It was a gorgeous day for the Brisbane Urban Sketchers to be out sketching. We met at King Edward Park, and sketched around the area. I opted to walk a little up the road to Wickham Terrace to sketch the "Green House" designed by Claude Chambers and was built from timber and brick around 1907 for Dr TH Morgan
Firstly the ink drawing for day 13 of inktober
we had our coffee, my friend Sue and I headed to the other end of the
city looking for another subject. We walked the length of Edward
street. There are a lot of gorgeous historical building in Edward
street. She chose the Naval Offices, I chose Old Mineral House. I just
loved the creamy building and the purple jacaranda. This building is on the corner of Edward and Alice Street.
Queensland Rail recently celebrated their 150 years of Queensland Rail,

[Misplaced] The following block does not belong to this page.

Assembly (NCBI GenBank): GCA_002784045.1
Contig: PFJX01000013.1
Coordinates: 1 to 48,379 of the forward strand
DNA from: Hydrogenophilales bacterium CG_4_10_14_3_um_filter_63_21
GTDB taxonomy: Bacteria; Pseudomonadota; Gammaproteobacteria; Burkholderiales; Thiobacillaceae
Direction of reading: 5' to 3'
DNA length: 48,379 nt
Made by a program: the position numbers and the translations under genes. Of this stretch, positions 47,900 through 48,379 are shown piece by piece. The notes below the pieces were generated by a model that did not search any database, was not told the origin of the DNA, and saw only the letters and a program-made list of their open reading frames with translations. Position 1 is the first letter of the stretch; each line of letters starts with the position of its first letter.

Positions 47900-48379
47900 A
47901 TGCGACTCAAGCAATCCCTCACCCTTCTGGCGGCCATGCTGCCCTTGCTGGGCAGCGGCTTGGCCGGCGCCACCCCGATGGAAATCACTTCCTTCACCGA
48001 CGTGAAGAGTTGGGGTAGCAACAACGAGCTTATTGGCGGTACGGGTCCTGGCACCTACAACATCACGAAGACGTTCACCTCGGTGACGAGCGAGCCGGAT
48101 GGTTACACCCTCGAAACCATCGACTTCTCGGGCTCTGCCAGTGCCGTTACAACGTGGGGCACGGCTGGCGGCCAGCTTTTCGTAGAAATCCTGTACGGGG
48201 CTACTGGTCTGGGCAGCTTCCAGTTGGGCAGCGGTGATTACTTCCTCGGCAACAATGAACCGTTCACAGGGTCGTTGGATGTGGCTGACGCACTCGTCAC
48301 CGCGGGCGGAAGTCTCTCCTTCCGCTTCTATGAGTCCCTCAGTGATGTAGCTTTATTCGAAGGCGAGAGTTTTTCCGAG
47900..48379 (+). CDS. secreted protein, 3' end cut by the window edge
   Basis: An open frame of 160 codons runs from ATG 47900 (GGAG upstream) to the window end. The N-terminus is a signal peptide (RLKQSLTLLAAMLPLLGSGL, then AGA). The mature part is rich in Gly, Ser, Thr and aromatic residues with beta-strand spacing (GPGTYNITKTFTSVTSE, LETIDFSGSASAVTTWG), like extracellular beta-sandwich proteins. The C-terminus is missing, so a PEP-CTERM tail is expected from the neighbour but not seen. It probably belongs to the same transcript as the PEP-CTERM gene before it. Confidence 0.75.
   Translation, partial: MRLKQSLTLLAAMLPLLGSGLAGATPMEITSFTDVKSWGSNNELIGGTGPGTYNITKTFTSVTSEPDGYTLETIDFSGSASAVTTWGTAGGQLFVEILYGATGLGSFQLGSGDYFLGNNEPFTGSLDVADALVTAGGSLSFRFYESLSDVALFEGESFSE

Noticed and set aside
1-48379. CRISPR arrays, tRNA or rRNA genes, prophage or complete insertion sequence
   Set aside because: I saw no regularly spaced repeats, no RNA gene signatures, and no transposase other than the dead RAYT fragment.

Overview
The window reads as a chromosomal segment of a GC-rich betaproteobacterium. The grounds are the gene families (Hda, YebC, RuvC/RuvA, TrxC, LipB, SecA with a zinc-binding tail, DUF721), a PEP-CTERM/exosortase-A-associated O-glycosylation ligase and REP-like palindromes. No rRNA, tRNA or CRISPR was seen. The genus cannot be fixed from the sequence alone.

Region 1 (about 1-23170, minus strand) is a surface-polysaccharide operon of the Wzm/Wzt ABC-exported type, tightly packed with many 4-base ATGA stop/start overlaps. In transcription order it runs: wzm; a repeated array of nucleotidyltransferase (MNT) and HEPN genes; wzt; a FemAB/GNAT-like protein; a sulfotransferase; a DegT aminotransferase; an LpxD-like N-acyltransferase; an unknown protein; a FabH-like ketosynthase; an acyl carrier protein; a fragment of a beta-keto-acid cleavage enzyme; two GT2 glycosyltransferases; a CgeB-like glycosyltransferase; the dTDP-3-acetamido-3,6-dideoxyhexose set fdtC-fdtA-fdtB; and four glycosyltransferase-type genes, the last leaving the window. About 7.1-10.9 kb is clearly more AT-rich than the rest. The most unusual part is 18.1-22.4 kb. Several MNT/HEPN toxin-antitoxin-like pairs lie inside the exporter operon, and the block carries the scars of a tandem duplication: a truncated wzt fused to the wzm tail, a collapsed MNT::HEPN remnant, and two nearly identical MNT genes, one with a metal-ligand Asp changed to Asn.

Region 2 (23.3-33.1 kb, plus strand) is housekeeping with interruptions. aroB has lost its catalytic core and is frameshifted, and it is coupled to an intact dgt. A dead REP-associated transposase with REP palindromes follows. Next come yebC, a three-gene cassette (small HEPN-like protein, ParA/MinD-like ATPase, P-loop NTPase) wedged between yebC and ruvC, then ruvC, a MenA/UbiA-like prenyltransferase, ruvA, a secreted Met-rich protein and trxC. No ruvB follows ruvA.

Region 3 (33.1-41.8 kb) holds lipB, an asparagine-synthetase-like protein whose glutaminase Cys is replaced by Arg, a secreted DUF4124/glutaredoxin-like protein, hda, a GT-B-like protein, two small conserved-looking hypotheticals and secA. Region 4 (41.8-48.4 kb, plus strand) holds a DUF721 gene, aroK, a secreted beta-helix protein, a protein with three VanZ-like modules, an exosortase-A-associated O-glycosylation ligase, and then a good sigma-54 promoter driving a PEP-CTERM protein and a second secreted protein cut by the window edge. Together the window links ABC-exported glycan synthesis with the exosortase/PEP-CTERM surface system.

and the Brisbane Urban Sketchers went along on the Tuesday to sketch
the historic Platform 3 and the heritage train they had in station that
day. As a result of that sketchout, we were invited to display pour
works in the Brisbane Open House Display that Platform 3 had. Three of
us took up the opportunity. Brett Danvers, Gede Agus, and myself.
Tamara Yum was the instigator and organiser, and she did a magnificent job of displaying out work..
What a fun morning. Six Brisbane Urban Sketchers came out and did the Brisbane Open House Sketchwalk. We saw inside some amazing Historical buildings, The Albert Street Wesley Uniting Church, The Ann Street Presbyterian Church, The Masonic Lodge, The City Baptist tabernacle Church, and two of us got a sneak peak inside the United Services Club. (The Green house)
The church was built in 1888 and 1889 and was originally known as the Albert Street Methodist Church. It is a striking red brick structure designed by GHM Addison
Ann Street Presbyterian Church was built in 1858, and is the oldest church built in Brisbane I was told.